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Plant Disease

Growing isn't always easy. When plant problems present themselves, you can count on WVU Extension specialists and agents for trusted, research-based advice. Learn about common plant diseases.

Browse the Plant Disease Identification Guide

Extension experts help identify, prevent and find solutions to recover from stress, injury and disease in all types of plants. Contact the WVU Extension Service when your plants get sick.

Plant Disease Identification Guide

Plant Diagnostic Clinic

Contact the Clinic

WVU Plant Diagnostic Clinic

G102 South Agricultural Sciences
Morgantown, WV 26506-6108
email Email Mahfuz Rahman
phone 304-293-8838 phone 304-288-9541

Monday - Friday | 8:15 a.m. - 4:45 p.m.
Closed on WVU Holidays

Collect & Submit Plant Samples

Take & Submit a Plant Sample


Active Plant Disease Alerts

AgAlert! Threat of Corn Ear Mold in West Virginia

Above average rainfall and continued wet weather has slowed field corn dry-down and delayed harvest across the state this fall.

This situation has created several problems, including encouraging the growth of corn ear mold and reducing grain quality. In some cases, these types of mold may also pose a risk of mycotoxin contamination of the kernels, depending on what type of fungal growth dominates, and thereby, affecting the overall grade of the corn.

Photo of moldy ear of corn on stalk

Read AgAlert! Threat of Corn Ear Mold in West Virginia

AgAlert! Cucurbit Downy Mildew

Cucurbit downy mildew (CDM) is a destructive disease on most of the members of the gourd family or Cucurbitaceae such as cucumber, cantaloupe, pumpkin, squash, watermelon and zucchini. Cucumbers are the worst affected cucurbit that can be completely killed in two weeks from the onset of the disease.

The disease-causing organism is spread by air current from south to north during the growing season in most years. Optimum conditions for sporulation of the causal agent (Pseudoperonospora cubensis), which is an obligate parasite (an organism that can grow only as a parasite in association with its host plant and cannot be grown in artificial culture media) are 59°F with 6-12 hours of moisture present (usually in the form of morning dew or rain droplets on foliage).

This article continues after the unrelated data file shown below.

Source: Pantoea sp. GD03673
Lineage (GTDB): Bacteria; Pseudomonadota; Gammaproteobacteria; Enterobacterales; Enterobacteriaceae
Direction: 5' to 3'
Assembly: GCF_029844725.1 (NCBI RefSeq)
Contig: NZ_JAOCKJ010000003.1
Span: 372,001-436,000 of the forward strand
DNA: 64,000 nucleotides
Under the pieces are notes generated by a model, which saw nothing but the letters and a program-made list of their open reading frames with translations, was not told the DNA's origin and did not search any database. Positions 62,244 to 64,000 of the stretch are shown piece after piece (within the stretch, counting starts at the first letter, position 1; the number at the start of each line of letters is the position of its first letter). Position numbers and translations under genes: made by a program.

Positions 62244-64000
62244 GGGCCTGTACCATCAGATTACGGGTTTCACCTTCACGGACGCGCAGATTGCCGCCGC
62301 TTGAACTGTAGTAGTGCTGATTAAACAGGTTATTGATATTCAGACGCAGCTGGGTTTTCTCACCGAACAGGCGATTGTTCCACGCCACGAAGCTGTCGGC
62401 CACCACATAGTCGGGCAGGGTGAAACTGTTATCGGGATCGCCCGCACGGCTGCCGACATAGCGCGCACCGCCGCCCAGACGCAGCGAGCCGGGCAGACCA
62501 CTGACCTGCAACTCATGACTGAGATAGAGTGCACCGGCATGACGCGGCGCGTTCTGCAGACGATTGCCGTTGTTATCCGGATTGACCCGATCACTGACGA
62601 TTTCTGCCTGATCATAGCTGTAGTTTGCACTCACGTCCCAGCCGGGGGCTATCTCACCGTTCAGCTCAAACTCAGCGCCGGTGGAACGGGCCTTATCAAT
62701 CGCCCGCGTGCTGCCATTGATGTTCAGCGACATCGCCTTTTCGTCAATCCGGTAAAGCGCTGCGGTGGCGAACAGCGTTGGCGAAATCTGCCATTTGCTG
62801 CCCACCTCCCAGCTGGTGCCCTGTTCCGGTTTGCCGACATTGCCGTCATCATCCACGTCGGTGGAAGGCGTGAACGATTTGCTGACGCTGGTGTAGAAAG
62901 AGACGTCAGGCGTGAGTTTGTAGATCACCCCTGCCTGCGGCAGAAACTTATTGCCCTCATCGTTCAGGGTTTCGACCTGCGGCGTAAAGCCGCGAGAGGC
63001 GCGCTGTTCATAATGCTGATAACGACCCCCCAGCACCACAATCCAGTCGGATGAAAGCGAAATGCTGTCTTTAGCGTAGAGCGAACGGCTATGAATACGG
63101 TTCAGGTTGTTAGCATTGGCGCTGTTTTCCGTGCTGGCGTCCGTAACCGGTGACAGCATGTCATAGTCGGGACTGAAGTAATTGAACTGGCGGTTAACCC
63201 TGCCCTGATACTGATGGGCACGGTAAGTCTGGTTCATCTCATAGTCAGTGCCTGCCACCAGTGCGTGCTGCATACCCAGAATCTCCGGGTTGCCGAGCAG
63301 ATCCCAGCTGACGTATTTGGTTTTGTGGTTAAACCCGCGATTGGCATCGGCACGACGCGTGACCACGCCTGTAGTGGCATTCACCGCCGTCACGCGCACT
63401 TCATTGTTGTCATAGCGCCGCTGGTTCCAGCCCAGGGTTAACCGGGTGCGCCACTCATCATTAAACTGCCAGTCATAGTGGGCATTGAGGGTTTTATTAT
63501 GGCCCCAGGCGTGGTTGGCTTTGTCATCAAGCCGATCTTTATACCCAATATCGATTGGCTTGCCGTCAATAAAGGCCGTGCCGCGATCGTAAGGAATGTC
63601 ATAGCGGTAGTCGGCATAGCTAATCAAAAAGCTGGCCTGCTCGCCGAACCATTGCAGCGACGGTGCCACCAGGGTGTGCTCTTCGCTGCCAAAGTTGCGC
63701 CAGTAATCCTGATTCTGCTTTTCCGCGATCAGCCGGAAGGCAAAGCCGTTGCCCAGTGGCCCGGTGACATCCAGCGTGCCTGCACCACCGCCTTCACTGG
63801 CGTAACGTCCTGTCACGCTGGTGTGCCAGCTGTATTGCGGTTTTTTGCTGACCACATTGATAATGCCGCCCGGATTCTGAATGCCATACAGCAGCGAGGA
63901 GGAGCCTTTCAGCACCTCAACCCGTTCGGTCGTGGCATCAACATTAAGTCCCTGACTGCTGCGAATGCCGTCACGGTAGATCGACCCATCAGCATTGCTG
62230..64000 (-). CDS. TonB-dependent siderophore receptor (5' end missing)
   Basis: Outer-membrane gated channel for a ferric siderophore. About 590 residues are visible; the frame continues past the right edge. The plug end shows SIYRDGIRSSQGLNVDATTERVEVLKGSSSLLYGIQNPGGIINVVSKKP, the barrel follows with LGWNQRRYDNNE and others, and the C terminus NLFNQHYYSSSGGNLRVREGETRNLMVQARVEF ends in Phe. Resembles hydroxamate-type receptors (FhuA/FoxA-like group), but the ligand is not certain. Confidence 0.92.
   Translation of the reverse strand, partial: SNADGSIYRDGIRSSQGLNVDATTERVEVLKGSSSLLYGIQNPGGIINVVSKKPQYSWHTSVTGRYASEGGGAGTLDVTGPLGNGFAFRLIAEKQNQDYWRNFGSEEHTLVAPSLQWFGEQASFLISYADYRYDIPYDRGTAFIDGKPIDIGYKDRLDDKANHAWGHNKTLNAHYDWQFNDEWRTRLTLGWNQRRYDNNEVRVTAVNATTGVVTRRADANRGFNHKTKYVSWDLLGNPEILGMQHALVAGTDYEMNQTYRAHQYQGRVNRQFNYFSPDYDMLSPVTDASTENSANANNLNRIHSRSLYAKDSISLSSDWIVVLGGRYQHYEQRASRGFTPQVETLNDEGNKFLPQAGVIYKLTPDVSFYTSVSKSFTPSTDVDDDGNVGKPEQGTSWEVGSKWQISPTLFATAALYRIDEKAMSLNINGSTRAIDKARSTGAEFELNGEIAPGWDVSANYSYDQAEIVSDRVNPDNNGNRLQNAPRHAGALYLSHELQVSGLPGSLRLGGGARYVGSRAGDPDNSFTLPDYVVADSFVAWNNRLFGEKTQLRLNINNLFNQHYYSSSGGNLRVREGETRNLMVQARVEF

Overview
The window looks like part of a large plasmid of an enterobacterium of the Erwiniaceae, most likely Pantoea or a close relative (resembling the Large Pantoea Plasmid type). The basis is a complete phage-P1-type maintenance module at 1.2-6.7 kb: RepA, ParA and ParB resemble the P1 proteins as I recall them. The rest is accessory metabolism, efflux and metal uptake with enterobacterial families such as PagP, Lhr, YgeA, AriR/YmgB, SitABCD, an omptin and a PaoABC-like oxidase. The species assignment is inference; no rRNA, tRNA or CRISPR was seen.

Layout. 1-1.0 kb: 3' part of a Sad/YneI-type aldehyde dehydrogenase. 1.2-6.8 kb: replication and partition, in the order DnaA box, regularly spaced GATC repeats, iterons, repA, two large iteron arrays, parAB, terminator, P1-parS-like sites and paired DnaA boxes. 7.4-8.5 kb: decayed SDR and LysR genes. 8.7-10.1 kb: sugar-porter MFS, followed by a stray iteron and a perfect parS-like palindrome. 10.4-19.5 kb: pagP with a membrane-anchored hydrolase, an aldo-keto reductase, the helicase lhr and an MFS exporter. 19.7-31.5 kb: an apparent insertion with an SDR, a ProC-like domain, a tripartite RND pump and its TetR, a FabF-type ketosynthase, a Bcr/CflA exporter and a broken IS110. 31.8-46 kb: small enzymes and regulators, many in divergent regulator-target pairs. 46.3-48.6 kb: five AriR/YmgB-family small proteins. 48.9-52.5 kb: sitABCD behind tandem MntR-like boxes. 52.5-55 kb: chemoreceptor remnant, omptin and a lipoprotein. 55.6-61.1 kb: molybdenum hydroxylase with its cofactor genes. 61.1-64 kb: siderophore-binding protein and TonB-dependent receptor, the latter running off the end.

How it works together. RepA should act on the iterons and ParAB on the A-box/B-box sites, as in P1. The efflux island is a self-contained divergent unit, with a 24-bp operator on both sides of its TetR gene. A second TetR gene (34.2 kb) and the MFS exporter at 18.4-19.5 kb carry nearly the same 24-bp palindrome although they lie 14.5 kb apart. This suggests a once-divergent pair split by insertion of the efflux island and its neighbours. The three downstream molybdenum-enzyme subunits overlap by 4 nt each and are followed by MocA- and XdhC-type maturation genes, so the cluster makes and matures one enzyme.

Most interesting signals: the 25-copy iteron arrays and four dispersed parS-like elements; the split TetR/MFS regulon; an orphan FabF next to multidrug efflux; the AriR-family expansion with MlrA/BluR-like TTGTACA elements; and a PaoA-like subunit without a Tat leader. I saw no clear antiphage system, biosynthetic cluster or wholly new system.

CDM regional map is showing outbreak of the disease all around West Virginia, including some of the West Virginia counties, and this is the most critical time to take preventative measures against the disease.

Read AgAlert! Cucurbit Downy Mildew

AgAlert! Late Blight of Tomato & Potato

Late blight of tomatoes

Late blight has been detected in Jefferson County, West Virginia. This is still early in the season, and many growers may have not even harvested yet.

Considering the rainy and humid weather forecast, both organic and conventional growers should take some preventative measures.

Read AgAlert! Late Blight of Tomato & Potato

Ag Alert! Fire Blight on Apple & Pear Trees

A close up view of fire blight on an apple tree.

2018 is a bad year for fire blight on pome fruit (apple and pear) partly due to the odd combination of bloom time, temperature and rainfall. In a regular year, most bloom occurs while temperature still below 60° F (minimum temperature required for bacterial infection through flowers).

This year it was delayed but as soon as bloom occurred temperature crossed 60° F mark and rain followed. However, WVU Extension's disease forecast-based spray schedule helped commercial growers keeping disease pressure low. The disease is more widespread at home sites.

Read Ag Alert! Fire Blight on Apple & Pear Trees

If you see or suspect a new plant disease outbreak that's not currently reported here, please contact Mahfuz Rahman with the WVU Plant Diagnostic Clinic or your local county Extension agent, immediately.

Expert Plant Disease Help